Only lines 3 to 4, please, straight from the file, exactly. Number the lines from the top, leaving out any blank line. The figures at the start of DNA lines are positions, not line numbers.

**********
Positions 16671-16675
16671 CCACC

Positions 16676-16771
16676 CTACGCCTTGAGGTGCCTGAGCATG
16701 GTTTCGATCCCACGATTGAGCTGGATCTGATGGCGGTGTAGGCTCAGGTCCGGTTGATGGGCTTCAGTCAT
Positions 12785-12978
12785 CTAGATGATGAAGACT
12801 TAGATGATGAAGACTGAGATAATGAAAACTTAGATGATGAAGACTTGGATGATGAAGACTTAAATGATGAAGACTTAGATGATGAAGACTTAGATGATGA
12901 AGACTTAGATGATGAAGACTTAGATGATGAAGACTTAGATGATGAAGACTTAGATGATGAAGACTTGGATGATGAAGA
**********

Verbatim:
Positions 16676-16771
16676 CTACGCCTTGAGGTGCCTGAGCATG